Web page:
I went to the treadmill, running up a 5-minute demo of David Siik's Precision Run, a dynamic program that moves with speed and incline. Equinox's HIIT videos followed, taking me through push-ups, squats and climbers on the mat. Then, cleaning with a cold eucalyptus towel that I should replicate in my own refrigerator, I stepped out of inspiration to discover my own version of fitness, as the world retracts into temporary hibernation. An app that offers a sophisticated salad bar (without any of the associated germs) appears to be a definite time option. Strangely enough.
"The feedback was extremely positive," Jason LaRose, CEO of Equinox Media, told me in a phone call on Friday afternoon, pointing out the enthusiasm on Instagram about the bike. ("My request within seconds of receiving the invitation – adrenaline – felt like Monday at noon," wrote an enthusiastic regular. Another: "YO DAWG WHERE WERE THE AUDIENCE RIDER AUDITIONS?") The same day as the president Trump declared a national emergency, the response to the app at home remained stable. “We already had members contacting us, the first day they got access, saying, 'Thanks for that because I live in a part of the city where I can no longer join a club'. Said LaRose. "For us, this is really an answer and an answer" – that is, a mission to serve customers wherever they are, in the studio and in the digital sphere. (There is no doubt that competitor Peloton is ready to open a large Hudson Yards main studio next week, albeit less a stroke of good timing.) "These real-life experiences are really compelling," added LaRose. "But sometimes it just doesn't work." His own team of 80, headquartered in a Manhattan production studio, which was once home to The Daily Show and Sesame Street, began to leave the office in favor of remote locations.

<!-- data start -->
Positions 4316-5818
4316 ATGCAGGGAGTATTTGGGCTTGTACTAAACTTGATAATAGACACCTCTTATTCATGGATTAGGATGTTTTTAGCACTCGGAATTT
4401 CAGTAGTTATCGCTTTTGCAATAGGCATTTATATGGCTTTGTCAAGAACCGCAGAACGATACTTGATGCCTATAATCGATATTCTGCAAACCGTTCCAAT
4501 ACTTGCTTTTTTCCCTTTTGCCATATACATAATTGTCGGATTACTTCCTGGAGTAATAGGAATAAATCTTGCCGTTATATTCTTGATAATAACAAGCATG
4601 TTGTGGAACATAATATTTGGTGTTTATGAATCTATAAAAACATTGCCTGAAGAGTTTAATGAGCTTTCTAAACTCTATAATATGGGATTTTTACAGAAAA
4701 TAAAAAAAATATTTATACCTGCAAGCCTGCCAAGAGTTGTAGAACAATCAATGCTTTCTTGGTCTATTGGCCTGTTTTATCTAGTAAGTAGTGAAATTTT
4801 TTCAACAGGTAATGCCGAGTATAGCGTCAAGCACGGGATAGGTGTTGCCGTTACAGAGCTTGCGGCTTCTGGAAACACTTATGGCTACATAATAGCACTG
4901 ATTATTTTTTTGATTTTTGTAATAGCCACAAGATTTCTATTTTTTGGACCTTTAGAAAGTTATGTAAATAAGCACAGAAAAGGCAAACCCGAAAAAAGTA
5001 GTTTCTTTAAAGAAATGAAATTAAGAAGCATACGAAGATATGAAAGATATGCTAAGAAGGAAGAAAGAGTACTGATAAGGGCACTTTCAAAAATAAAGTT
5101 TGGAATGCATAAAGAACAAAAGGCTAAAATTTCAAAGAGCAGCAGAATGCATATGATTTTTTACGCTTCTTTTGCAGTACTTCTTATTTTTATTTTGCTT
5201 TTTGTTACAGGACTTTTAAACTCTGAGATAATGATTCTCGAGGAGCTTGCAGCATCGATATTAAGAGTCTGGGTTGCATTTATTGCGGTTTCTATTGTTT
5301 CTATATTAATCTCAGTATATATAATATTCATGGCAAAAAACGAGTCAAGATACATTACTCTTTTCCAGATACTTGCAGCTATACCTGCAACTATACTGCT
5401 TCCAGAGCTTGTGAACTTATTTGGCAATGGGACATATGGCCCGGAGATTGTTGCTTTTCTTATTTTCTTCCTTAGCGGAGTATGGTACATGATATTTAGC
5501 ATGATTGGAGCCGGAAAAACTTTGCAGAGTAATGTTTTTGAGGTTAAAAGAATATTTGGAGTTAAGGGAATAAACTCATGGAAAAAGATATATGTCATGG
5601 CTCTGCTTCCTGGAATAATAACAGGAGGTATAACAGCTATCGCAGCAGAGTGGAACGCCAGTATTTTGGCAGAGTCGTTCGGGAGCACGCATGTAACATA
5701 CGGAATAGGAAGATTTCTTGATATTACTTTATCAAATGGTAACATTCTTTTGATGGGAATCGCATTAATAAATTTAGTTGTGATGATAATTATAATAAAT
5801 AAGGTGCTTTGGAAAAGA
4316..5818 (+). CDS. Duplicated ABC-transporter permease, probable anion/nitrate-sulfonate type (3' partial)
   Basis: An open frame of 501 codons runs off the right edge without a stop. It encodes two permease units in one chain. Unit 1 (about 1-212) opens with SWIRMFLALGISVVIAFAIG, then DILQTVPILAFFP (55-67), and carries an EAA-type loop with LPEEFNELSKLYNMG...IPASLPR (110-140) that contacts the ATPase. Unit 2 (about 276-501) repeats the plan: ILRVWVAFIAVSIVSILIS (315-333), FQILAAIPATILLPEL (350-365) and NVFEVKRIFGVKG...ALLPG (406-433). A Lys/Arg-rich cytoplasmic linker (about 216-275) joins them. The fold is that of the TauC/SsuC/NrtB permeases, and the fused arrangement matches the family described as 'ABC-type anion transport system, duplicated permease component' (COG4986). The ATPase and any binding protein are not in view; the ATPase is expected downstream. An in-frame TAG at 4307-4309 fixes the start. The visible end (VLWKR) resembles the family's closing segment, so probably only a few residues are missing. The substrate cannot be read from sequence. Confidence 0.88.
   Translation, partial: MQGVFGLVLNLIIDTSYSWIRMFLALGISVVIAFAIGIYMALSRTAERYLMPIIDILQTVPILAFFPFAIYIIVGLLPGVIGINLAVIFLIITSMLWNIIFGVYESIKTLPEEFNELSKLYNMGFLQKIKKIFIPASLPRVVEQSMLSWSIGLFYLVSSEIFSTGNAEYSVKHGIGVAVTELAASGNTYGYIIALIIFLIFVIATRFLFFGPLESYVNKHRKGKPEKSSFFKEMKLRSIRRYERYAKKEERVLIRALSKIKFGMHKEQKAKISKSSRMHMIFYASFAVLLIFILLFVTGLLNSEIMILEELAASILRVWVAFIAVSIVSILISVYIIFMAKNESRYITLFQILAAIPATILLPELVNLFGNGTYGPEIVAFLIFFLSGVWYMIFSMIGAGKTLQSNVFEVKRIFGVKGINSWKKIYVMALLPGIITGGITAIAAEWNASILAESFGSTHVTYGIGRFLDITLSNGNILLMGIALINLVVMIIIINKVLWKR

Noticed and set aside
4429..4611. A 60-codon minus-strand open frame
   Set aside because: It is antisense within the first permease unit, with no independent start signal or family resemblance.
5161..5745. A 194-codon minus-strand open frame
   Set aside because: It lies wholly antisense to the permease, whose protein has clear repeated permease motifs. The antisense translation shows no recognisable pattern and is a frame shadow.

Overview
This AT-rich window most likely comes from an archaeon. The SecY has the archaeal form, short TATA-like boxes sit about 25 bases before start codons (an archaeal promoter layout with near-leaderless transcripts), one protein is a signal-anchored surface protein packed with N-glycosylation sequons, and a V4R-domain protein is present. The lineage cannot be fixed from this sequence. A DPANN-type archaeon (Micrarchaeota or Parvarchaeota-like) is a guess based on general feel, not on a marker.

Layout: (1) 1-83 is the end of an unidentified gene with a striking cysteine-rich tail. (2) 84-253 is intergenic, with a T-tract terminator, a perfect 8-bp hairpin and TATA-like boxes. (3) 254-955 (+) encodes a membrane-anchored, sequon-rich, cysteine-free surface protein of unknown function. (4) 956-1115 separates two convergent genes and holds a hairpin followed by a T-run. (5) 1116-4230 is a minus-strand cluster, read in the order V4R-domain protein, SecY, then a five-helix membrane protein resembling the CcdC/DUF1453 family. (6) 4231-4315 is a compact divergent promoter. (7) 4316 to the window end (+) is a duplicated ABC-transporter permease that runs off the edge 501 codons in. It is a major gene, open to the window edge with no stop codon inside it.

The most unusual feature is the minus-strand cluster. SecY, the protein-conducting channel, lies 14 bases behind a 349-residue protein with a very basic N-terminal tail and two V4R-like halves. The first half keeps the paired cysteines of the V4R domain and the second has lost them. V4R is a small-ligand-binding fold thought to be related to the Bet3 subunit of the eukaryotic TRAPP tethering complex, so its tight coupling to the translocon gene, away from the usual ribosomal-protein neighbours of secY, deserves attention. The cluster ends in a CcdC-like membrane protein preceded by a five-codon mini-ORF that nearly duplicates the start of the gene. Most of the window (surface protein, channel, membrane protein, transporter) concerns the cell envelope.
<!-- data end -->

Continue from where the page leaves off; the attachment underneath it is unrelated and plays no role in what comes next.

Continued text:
How will this moment – with fanatics crazy about cycling at home, credit card in hand – affect Variis' arrival on the gym scene? Remember: it was only last summer that Stephen Ross, president of Equinox’s parent company, organized an event to raise funds for Trump, sparking high-profile protests and defections. (Chrissy Teigen & # 39; s tweet for action: “Everyone who cancels their participation in the equinox and the cycle of the soul, finds me in the library. bring weights. ”) Both fitness giants issued answers at the time, distancing himself from the republican billionaire. Now, with global leaders playing shadow in the president's response to COVID-19, it is questioned whether Equinox's image can remain as clean as its gym equipment, now receiving cleanings three times a day with hospital-grade cleaner.
Anyway, as we move to a WFH reality, the move to WOFH is gaining momentum. Mirror, the streaming platform whose hardware offers a complete and elegant reflection, announced a wellness content partnership with Lululemon in January; Ambassador Gabby Bernstein teaches meditation classes as a serene avatar (if not Lizzo level guru) Mirror CEO and founder Brynn Putnam usually sees an increase in the frequency of exercise in the health-conscious new year, but this year the involvement of members has increased fivefold. "In the past few weeks, we've seen that people are twice as likely to buy a mirror compared to previous months," she explained in an email.
A behind-the-scenes look at Sky Ting TV, with co-founders Chloe Kernaghan and Krissy Jones. Courtesy of Sky Ting.
For New York yoga studio, Sky Ting, four months old video platform it's a saving grace, while its three locations face the coronavirus. (As of now, the studios remain open, with precautionary measures: props and BYO mattresses, with no practical adjustments, limited classes.) Co-founder Krissy Jones reported in an email that Sky Ting TV had achieved “many new customers ”This week, increasing the high numbers they had seen while on vacation. Still, as the studios empty, they care primarily about employees. "We are canceling some classes, prioritizing the teachers who most trust us," she wrote.
. (tagsToTranslate) coronavirus (t) well-being (t) fitness (t) soulcycle